Direct quotes from historical figures, such as Galen and Laennec, as well as excerpts from writings of eyewitnesses of events, anecdotes and suggestions for discussion, appear in boxes within the chapters. Many of the chapters contain discussion about the formation of professional societies. Each chapter ends with several pages of suggested readings and the third appendix delineates educational objectives for the book and individual chapters. The other two appendices list the recipients of the Nobel Prize in Physiology or Medicine, and tools for further study, including titles of library catalogues, and resources in print and on-line.
Although the book is a survey covering multiple eras and topics, each chapter contains choice tidbits of detail. For instance, the chapter on obstetrics and gynecology includes the story and photograph of Dr. James Miranda Barry, the mid-nineteenth century physician, surgeon and British military officer, who was discovered to be a woman at the time of her death. The impact of the stethoscope on the practice of medicine is explored in depth in the chapter, "Technology and Disease: The Stethoscope and Physical Diagnosis."
A medical instrument kit from the year 2450 is transported back in time and falls into the possession of old Dr. Full, a retired physician and drunkard who had been expelled from the medical association for milking patients. The futuristic instruments are awe-inspiring and virtually operate themselves. The discovery of the black bag restores Dr. Full's self-worth and dedication to healing.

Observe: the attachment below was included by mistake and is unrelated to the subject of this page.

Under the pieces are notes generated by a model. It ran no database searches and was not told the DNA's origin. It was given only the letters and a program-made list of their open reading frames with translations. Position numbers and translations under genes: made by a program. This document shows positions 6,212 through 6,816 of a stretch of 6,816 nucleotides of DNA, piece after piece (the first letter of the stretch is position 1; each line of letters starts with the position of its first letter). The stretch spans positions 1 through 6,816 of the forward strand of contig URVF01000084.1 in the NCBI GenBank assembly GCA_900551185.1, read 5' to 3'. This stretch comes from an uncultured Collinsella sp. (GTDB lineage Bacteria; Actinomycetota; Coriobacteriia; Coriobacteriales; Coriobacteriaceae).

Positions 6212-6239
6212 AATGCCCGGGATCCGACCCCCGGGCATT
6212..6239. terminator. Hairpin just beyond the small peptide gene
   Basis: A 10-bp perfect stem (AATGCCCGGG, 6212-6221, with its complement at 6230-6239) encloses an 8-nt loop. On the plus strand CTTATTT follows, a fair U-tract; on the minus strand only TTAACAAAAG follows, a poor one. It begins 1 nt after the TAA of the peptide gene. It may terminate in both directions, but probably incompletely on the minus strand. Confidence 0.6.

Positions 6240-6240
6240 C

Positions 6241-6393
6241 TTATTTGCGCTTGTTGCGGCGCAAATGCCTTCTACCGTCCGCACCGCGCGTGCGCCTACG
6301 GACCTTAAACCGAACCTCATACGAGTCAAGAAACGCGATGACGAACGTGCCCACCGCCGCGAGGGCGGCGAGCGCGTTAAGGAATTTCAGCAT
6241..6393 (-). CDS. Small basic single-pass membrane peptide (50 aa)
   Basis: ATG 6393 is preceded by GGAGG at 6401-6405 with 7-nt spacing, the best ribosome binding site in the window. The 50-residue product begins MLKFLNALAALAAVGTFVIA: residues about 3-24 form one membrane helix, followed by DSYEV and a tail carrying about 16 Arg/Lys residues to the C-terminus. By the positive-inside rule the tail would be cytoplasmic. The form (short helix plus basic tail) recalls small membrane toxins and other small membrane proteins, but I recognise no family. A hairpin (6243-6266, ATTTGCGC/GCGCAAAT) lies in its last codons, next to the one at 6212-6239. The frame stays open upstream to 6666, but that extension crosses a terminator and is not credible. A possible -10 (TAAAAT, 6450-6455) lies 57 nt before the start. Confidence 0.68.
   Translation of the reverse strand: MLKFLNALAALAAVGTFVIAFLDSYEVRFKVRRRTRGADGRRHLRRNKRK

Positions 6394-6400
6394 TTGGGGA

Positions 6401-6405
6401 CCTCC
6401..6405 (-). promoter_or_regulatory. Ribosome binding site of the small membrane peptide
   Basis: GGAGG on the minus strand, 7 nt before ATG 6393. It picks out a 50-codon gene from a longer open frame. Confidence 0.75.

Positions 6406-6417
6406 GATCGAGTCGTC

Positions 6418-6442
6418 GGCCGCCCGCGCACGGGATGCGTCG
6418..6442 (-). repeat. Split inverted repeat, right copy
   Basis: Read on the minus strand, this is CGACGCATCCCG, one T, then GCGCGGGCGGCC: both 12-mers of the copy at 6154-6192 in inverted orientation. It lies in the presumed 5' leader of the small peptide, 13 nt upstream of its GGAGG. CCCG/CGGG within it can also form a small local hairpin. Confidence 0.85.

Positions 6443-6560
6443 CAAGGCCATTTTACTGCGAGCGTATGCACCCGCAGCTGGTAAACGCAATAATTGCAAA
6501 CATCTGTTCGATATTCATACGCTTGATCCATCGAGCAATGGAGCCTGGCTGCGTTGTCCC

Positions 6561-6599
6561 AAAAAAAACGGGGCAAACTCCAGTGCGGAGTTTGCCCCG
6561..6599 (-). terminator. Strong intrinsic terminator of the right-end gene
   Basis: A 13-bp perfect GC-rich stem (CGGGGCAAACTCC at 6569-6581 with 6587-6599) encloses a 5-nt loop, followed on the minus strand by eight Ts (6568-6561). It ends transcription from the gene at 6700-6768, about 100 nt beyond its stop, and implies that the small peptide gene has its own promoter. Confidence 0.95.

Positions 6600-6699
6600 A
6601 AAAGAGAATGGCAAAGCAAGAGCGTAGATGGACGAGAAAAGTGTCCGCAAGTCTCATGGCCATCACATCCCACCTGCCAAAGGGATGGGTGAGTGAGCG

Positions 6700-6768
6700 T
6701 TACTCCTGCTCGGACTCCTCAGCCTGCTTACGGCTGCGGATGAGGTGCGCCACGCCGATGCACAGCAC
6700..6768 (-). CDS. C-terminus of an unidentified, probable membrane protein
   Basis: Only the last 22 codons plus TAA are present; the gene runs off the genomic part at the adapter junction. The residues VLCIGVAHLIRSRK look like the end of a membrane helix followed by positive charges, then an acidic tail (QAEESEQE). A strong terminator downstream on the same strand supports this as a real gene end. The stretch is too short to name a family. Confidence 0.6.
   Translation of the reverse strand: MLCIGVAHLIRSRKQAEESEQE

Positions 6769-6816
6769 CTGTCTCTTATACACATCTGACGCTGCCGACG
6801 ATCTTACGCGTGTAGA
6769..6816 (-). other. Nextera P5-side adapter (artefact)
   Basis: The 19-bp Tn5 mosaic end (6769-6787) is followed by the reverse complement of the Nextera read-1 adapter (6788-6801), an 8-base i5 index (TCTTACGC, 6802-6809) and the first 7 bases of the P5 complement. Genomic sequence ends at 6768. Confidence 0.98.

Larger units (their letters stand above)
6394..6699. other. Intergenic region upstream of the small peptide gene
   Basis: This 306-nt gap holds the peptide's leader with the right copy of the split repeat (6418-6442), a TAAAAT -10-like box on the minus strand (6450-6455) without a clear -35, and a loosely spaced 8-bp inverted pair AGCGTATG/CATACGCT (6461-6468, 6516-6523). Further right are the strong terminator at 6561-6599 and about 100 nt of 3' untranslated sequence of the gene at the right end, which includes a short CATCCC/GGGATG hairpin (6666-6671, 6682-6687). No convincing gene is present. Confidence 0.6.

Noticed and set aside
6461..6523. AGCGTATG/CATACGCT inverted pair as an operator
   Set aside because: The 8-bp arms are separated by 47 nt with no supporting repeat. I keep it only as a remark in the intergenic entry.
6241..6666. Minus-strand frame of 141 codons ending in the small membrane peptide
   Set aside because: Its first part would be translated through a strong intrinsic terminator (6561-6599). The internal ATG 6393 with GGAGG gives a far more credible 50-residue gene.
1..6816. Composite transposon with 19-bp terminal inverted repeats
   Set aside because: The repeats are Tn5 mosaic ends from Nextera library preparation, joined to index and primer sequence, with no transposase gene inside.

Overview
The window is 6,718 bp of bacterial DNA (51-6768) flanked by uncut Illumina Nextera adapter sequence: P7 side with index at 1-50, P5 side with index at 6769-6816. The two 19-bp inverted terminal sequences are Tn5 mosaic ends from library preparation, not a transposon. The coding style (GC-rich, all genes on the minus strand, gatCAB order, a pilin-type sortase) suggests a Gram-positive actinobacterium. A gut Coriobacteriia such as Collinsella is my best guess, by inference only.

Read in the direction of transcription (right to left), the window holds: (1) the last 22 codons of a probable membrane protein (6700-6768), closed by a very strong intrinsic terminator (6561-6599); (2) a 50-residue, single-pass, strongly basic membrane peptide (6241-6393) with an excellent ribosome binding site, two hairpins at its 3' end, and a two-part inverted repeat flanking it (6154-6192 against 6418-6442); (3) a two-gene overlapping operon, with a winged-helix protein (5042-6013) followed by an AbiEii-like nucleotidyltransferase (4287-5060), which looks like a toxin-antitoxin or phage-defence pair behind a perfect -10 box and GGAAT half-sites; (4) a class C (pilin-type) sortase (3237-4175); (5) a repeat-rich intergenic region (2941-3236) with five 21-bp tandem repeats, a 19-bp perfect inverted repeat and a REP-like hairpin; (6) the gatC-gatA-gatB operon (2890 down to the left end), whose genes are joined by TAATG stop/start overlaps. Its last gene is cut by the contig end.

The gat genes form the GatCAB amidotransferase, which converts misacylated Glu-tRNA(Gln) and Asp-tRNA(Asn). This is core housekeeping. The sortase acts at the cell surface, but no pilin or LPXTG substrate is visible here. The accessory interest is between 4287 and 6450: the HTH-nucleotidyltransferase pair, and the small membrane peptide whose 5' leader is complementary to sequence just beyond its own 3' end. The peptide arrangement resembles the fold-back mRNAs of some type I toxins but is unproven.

A street-wise woman, Angie, realizes the value of the medical instruments and their origin. She forces Dr. Full to accept her as a partner. The two of them soon establish a successful medical practice. When Dr. Full decides to donate the instrument kit to the College of Surgeons, Angie murders him.
While demonstrating the safety of the medical bag to a patient, Angie plunges the futuristic surgical scalpel into her own neck, confident it will do no harm. Meanwhile, authorities in the future learn that the medical bag is missing and deactivate it just prior to Angie's demonstration. She slits her own throat. By the time the police arrive, the contents of the black bag had already rusted and are decomposing.
Carl Elliott and John Lantos have brought together a collection of 12 essays that explore the complex work and person of Walker Percy. Personal reflections and stories capture the importance of Walker Percy in the lives and work of several of the essayists, while others offer commentaries on various aspects of Percy's life and work. All of the contributors reveal their affection and appreciation of Walker Percy as physician, novelist, and philosopher.